USADA chief says Lance Armstrong offered 'donation' of 150K US
Travis Tygart tells '60 Minutes Sports' offer was made in 2004
The chief of the U.S. Anti-Doping Agency told "60 Minutes Sports" that a representative for Lance Armstrong offered the agency a "donation" in excess of $150,000 US several years before a USADA investigation led to Armstrong being stripped of seven Tour de France titles.
Armstrong to go on Oprah
Lance Armstrong has agreed to a rare televised interview with Oprah Winfrey that will air next week.
According to a release posted on Oprah's website on Tuesday, Armstrong will address allegations that he used performance-enhancing drugs during his cycling career.
Armstrong has strongly denied the doping charges that led to him being stripped of his seven Tour de France titles, but The New York Times reported Friday he has told associates he is considering admitting the use of PEDS.
The newspaper report cited anonymous sources, and Armstrong attorney Tim Herman told The Associated Press that night that he had no knowledge of Armstrong considering a confession.
Oprah's interview with Armstrong will air on Jan. 17.
— The Associated Press
In an interview on the show's premiere airing on Showtime Wednesday night, USADA CEO Travis Tygart said he was "stunned" when he received the offer in 2004.
"It was a clear conflict of interest for USADA," Tygart said. "We had no hesitation in rejecting that offer."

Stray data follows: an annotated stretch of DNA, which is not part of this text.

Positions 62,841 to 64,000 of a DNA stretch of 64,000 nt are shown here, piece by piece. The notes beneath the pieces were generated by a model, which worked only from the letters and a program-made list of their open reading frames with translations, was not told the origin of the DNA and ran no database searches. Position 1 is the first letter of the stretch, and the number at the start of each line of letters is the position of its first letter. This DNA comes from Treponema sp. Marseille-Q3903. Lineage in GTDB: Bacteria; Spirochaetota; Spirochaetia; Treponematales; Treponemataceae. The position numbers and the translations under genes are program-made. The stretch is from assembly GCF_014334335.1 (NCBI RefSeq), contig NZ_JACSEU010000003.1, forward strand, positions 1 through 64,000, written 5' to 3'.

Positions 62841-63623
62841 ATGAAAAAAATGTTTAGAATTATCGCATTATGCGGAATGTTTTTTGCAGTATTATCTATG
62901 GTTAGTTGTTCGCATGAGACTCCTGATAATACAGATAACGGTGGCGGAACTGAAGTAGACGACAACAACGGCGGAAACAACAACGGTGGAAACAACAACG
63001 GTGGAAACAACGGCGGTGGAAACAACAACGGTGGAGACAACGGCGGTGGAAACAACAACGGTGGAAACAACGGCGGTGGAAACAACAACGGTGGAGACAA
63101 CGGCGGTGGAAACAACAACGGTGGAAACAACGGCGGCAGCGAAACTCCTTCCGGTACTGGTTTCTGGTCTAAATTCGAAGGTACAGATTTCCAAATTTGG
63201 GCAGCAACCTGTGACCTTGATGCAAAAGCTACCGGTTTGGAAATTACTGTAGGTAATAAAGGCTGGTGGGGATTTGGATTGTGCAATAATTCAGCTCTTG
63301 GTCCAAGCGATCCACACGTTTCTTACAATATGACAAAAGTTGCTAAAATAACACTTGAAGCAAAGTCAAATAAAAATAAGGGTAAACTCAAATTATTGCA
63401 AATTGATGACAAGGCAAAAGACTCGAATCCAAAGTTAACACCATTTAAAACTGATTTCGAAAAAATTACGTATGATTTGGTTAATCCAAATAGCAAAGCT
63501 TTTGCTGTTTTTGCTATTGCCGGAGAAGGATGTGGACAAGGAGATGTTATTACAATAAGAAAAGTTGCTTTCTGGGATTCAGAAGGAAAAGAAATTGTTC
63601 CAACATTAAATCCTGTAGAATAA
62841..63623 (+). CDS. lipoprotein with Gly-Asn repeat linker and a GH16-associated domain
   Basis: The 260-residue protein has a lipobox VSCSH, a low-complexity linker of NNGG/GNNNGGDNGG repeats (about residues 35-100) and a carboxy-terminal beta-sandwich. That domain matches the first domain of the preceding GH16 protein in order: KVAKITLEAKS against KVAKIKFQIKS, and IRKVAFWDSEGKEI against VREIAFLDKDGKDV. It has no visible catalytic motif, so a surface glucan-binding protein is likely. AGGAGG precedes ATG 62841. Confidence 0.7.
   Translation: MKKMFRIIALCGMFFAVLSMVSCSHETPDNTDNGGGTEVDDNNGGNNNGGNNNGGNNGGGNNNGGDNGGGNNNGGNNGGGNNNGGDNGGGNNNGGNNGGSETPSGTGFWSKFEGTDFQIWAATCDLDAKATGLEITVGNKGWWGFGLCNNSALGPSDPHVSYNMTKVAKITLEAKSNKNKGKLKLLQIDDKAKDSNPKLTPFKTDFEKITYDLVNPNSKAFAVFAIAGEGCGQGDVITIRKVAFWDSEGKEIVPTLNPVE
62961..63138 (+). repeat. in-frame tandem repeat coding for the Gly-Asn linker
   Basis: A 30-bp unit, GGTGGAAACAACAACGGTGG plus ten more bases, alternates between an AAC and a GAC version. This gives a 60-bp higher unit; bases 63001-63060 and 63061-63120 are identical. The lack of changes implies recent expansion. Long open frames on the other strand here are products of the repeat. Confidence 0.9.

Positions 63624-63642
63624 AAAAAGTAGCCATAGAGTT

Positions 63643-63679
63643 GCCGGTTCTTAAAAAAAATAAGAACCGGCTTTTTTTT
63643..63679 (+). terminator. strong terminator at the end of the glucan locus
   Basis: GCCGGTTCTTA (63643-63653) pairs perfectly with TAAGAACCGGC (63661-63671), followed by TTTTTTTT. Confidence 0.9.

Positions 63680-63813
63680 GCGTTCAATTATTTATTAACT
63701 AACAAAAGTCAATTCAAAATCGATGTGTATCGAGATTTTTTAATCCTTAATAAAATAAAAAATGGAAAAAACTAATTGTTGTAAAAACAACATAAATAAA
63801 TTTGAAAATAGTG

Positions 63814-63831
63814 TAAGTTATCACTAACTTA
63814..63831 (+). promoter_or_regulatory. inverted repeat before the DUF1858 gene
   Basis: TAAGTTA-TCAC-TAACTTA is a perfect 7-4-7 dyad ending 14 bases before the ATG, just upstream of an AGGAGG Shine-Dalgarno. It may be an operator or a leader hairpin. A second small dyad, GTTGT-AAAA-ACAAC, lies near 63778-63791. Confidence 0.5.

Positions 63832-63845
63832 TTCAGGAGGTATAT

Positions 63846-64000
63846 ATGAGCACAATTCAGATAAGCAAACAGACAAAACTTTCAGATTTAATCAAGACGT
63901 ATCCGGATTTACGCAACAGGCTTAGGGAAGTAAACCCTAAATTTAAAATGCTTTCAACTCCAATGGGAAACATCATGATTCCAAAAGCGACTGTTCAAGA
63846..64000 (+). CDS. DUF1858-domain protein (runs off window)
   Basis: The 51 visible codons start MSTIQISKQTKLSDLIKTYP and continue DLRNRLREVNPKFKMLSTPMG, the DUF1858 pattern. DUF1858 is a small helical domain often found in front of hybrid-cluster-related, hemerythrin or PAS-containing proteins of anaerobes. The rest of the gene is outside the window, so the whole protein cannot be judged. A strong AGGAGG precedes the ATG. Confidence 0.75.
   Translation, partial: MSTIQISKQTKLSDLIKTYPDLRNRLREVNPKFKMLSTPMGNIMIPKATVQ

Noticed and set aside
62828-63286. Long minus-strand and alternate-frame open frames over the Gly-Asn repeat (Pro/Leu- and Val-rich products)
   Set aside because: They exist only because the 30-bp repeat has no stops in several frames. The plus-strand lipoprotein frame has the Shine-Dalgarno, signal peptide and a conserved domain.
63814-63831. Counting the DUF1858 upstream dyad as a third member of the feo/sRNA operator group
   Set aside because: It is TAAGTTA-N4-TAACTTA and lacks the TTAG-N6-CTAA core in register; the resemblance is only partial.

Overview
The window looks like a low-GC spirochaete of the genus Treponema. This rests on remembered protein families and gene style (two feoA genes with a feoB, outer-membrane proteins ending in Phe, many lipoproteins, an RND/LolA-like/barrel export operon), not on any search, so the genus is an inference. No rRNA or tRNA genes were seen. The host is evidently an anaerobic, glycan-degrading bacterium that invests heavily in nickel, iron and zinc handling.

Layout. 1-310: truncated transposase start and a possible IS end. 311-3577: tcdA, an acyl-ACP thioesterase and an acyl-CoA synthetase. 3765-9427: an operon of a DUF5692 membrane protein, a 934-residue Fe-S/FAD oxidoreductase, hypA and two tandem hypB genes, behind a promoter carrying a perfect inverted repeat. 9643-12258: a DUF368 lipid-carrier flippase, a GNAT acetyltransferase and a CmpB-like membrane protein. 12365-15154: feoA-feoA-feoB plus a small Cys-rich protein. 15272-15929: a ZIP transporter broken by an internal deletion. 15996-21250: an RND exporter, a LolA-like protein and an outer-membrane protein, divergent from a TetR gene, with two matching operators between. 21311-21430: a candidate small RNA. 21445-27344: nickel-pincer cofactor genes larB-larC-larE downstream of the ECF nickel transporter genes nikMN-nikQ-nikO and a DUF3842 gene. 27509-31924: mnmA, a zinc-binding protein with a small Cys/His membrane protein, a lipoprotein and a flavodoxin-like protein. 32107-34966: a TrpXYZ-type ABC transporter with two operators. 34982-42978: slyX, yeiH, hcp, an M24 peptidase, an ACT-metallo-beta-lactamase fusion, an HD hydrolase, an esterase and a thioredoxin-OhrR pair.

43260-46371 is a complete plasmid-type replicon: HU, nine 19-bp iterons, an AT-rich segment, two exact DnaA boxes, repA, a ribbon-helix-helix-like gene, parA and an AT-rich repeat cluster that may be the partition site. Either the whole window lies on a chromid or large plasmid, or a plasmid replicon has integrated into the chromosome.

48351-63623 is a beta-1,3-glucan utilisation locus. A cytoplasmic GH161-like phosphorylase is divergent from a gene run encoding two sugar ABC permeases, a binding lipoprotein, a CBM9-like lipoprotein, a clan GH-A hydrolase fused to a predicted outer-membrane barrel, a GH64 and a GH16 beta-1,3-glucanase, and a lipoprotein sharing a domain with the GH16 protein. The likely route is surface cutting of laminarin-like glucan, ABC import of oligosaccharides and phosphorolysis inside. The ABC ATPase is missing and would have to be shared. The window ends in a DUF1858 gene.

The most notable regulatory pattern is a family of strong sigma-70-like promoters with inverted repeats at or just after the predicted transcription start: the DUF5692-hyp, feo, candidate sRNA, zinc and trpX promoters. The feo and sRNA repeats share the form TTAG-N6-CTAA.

Armstrong's attorney, Tim Herman, denied such an offer was made.
"No truth to that story," Herman wrote Tuesday in an email to The Associated Press. "First Lance heard of it was today. He never made any such contribution or suggestion."
Tygart was travelling and did not respond to requests from the AP for comment. USADA spokeswoman Annie Skinner said Tygart's comments from the interview were accurate. In it, he reiterates what he told the AP last fall: That he was surprised when federal investigators abruptly shut down their two-year probe into Armstrong and his business dealings, then refused to share any of the evidence they had gathered.
"You'll have to ask the feds why they shut down," Tygart told the AP. "They enforce federal criminal laws. We enforce sports anti-doping violations. They're totally separate. We've done our job."